The Gender Cycling Gap
All woman on the bike - But how?
12.7% - this is how much a woman in Europe earns less than her male colleague in the same position. We should all be aware of this gender pay gap and its urgency. But such gender gaps can be found in almost all domains of our society, including bicycle culture.
The Gender Cycling Gap is one of the most direct illustrations of gender inequalities in traffic and transportation, especially in cities and areas with already low rates of cyclists. In Rio de Janeiro, only 10.9% of cyclists are female, in Delhi it is 2%, and this trend continues in almost all major global cities: New York, Los Angeles, Buenos Aires, Cape Town, Bogota, London... Women make up more than half of the population of these cities, but only a small fraction of cyclists. Why is this so? What causes the Gender Cycling Gap and what are the cities that score so well on the Gender Cycling Gap Index doing right? In this blog post, we address the essential questions of accessibility and safety, comfort and self-image that women cyclists also face.
In the history of female emancipation, the bicycle is a significant symbol of independence and freedom, as we explained in more detail in the article about the Tour de France Femmes. At the same time, however, it is still a mirror of social inequalities today: Who has access to bicycles, who has been taught to use, maintain, or even repair them, who feels safe and comfortable on a bicycle, and for whom are the bicycle infrastructures of our cities designed?
It already starts with access to bicycles: There is either no money for a bicycle (here the gender pay gap plays a role again) or it has to be shared with other members of the household or family, or the women were not taught to cycle in the first place.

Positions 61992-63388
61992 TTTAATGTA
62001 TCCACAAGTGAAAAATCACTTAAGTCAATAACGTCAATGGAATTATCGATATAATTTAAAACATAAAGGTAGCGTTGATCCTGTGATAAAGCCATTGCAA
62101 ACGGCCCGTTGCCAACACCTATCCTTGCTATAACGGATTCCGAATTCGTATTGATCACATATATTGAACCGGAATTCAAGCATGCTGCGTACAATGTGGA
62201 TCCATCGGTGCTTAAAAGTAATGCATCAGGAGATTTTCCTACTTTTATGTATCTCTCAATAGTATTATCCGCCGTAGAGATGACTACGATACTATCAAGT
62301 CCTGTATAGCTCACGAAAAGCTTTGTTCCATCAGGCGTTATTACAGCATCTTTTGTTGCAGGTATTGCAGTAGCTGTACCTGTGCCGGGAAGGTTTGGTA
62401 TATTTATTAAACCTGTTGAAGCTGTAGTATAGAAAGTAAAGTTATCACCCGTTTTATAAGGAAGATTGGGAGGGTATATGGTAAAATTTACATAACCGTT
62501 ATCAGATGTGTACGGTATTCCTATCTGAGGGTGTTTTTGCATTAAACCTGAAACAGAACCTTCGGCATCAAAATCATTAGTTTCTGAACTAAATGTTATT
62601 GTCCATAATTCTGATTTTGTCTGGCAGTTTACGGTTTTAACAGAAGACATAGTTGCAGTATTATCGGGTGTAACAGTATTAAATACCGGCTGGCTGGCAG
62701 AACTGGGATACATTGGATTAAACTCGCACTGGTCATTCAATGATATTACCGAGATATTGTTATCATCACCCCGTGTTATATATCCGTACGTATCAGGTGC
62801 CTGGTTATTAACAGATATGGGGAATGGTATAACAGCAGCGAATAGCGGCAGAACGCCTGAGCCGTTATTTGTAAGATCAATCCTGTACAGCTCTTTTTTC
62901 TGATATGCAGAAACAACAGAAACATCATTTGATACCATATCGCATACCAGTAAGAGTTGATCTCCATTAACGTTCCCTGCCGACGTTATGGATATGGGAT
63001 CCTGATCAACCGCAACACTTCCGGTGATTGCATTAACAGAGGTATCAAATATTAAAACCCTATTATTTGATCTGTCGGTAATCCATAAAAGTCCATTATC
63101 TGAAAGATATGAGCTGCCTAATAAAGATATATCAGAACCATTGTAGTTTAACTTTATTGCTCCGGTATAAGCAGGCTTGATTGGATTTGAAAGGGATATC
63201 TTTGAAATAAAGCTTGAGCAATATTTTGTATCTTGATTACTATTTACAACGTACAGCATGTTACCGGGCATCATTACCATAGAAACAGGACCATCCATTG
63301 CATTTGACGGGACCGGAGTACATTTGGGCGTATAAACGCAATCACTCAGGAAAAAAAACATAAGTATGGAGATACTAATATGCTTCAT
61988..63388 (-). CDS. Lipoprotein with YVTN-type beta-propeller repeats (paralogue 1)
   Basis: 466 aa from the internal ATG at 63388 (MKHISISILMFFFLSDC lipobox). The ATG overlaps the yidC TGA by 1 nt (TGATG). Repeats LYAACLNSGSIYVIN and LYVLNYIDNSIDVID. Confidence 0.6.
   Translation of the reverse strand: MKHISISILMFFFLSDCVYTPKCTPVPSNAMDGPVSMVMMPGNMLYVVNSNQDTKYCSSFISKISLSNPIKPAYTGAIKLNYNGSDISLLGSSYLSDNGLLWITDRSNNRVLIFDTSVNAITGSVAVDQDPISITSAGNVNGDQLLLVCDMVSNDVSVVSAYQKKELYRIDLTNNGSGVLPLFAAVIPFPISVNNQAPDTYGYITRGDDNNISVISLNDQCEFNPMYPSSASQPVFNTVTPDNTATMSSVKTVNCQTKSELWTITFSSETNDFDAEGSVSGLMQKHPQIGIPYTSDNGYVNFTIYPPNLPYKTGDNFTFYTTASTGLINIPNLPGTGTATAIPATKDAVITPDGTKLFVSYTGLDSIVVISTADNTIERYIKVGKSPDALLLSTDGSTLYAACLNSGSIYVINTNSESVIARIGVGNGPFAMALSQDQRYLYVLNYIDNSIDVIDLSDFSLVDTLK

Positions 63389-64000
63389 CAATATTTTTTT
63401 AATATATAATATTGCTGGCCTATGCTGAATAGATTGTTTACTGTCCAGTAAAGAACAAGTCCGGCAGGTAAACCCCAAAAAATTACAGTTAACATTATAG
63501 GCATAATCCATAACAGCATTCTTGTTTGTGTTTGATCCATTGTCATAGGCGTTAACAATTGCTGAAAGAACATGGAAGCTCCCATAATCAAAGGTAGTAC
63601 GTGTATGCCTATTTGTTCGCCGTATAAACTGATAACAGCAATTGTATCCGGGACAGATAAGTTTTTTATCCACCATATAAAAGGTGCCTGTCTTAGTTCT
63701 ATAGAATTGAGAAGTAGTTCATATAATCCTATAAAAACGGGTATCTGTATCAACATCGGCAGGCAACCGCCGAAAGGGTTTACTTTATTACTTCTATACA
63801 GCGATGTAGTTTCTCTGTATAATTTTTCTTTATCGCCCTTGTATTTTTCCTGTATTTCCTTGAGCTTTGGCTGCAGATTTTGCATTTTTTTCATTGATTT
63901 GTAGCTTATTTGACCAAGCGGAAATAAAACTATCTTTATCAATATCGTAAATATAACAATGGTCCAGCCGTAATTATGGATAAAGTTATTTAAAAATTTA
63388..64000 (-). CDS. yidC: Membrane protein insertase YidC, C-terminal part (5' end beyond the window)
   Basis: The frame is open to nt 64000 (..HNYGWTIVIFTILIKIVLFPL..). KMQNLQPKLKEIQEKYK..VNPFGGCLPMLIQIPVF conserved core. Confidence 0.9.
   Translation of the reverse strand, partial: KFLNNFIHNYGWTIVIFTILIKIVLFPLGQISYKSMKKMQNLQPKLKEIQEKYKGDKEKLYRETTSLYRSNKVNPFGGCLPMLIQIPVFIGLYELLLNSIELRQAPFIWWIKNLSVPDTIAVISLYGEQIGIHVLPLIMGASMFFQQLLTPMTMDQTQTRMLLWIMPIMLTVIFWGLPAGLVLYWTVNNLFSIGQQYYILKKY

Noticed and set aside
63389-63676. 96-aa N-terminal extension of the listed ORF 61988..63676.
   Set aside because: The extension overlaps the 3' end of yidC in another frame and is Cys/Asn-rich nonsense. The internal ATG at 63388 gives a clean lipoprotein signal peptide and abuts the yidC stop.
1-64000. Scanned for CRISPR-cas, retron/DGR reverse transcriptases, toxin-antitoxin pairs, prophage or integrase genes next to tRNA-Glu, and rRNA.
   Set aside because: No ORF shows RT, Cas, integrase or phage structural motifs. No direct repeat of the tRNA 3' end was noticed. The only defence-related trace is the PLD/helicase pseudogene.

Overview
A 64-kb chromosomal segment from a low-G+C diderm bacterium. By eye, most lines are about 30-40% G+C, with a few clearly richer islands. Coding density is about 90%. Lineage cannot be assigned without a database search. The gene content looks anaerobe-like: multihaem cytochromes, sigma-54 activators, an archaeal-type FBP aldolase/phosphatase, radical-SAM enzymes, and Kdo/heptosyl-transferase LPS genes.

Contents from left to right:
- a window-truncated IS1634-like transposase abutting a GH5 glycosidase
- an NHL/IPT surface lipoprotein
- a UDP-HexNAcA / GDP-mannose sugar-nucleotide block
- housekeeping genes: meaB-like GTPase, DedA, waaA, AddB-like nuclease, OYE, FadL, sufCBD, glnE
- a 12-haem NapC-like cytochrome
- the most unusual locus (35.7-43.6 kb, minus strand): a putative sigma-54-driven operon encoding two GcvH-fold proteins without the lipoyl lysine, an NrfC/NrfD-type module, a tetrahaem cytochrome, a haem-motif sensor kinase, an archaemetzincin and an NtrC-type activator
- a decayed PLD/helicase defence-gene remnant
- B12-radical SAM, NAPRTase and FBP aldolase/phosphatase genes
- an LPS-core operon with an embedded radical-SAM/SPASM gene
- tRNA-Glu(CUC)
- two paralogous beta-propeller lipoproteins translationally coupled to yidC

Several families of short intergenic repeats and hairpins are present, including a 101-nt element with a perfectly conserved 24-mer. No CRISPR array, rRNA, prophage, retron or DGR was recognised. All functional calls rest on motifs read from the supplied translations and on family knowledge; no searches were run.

Unfortunately, this also has to do with certain social stigmas that women on bikes face in some cultures and to which they owe many a wry glance: The bicycle symbolizes values such as strength and independence, attributes that some still perceive as inherently masculine. A woman on a bicycle consequently contradicts a conservative ideal of social coexistence. So why should one teach a girl how to use it or even repair it at all?
However, the two most important factors to which the Gender Cycling Gap can be attributed are two very different major constructs: Gender differences in risk aversion and domestic responsibilities.
Women moving through public space are exposed to different risks than men. The latent danger of violence, (sexual) assault and harassment means that women simply do not feel safe enough on many routes, which prevents them from taking them - whether on a bicycle or not. On the other hand, especially at night, cycling, as an alternative to public transport or walking, could save women from many unpleasant situations. It would at least give females more personal control over route, speed and travel time.
Going further, women follow different paths than men. Not because of personal preferences, but because of their particular responsibilities, which have arisen from constructed social roles: First and foremost, caregiving and housework. Those who have to get to work, the supermarket, kindergarten and the like every day find themselves forced to plan routes differently and combine more stops at once. This so-called Mobility of Care, which in our society still has to be done mainly by women, costs energy and time and is impossible for many on a conventional bicycle. To be able to transport children, groceries and the like, a cargo bike is needed, if at all - but even this comes with a hefty price tag and thus we have once again gone full circle and are back to the issue of financial accessibility and the gender pay gap.